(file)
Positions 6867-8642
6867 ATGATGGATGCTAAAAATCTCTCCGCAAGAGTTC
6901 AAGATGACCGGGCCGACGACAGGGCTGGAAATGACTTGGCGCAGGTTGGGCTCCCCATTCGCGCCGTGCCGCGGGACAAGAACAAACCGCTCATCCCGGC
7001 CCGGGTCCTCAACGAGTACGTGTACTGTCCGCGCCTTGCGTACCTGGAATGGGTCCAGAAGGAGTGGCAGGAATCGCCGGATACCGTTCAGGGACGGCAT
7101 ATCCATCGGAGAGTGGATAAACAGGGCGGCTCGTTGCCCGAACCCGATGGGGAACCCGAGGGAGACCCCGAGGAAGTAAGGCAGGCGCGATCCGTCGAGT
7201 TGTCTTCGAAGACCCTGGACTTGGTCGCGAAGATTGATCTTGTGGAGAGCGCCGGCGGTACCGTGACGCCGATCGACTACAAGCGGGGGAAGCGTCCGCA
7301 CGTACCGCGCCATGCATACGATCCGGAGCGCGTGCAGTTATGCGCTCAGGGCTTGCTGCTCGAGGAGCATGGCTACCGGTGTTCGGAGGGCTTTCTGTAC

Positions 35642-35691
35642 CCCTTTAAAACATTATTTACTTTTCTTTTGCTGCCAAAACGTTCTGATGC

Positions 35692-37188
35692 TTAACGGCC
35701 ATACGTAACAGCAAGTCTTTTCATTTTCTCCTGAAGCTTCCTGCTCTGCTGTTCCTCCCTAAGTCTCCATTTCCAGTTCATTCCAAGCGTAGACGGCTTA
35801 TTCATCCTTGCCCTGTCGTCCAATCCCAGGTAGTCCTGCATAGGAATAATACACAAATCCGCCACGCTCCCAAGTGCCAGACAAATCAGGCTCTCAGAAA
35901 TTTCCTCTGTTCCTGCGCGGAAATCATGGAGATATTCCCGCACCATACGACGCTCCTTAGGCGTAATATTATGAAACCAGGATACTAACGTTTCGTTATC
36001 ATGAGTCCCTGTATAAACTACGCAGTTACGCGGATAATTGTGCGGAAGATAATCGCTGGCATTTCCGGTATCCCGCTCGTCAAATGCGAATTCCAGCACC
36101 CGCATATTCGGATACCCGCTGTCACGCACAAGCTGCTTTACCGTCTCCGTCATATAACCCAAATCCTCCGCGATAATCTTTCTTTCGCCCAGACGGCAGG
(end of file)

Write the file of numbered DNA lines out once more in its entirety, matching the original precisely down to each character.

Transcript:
Positions 6867-8642
6867 ATGATGGATGCTAAAAATCTCTCCGCAAGAGTTC
6901 AAGATGACCGGGCCGACGACAGGGCTGGAAATGACTTGGCGCAGGTTGGGCTCCCCATTCGCGCCGTGCCGCGGGACAAGAACAAACCGCTCATCCCGGC
7001 CCGGGTCCTCAACGAGTACGTGTACTGTCCGCGCCTTGCGTACCTGGAATGGGTCCAGAAGGAGTGGCAGGAATCGCCGGATACCGTTCAGGGACGGCAT
7101 ATCCATCGGAGAGTGGATAAACAGGGCGGCTCGTTGCCCGAACCCGATGGGGAACCCGAGGGAGACCCCGAGGAAGTAAGGCAGGCGCGATCCGTCGAGT
7201 TGTCTTCGAAGACCCTGGACTTGGTCGCGAAGATTGATCTTGTGGAGAGCGCCGGCGGTACCGTGACGCCGATCGACTACAAGCGGGGGAAGCGTCCGCA
7301 CGTACCGCGCCATGCATACGATCCGGAGCGCGTGCAGTTATGCGCTCAGGGCTTGCTGCTCGAGGAGCATGGCTACCGGTGTTCGGAGGGCTTTCTGTAC

Positions 35642-35691
35642 CCCTTTAAAACATTATTTACTTTTCTTTTGCTGCCAAAACGTTCTGATGC

Positions 35692-37188
35692 TTAACGGCC
35701 ATACGTAACAGCAAGTCTTTTCATTTTCTCCTGAAGCTTCCTGCTCTGCTGTTCCTCCCTAAGTCTCCATTTCCAGTTCATTCCAAGCGTAGACGGCTTA
35801 TTCATCCTTGCCCTGTCGTCCAATCCCAGGTAGTCCTGCATAGGAATAATACACAAATCCGCCACGCTCCCAAGTGCCAGACAAATCAGGCTCTCAGAAA
35901 TTTCCTCTGTTCCTGCGCGGAAATCATGGAGATATTCCCGCACCATACGACGCTCCTTAGGCGTAATATTATGAAACCAGGATACTAACGTTTCGTTATC
36001 ATGAGTCCCTGTATAAACTACGCAGTTACGCGGATAATTGTGCGGAAGATAATCGCTGGCATTTCCGGTATCCCGCTCGTCAAATGCGAATTCCAGCACC
36101 CGCATATTCGGATACCCGCTGTCACGCACAAGCTGCTTTACCGTCTCCGTCATATAACCCAAATCCTCCGCGATAATCTTTCTTTCGCCCAGACGGCAGG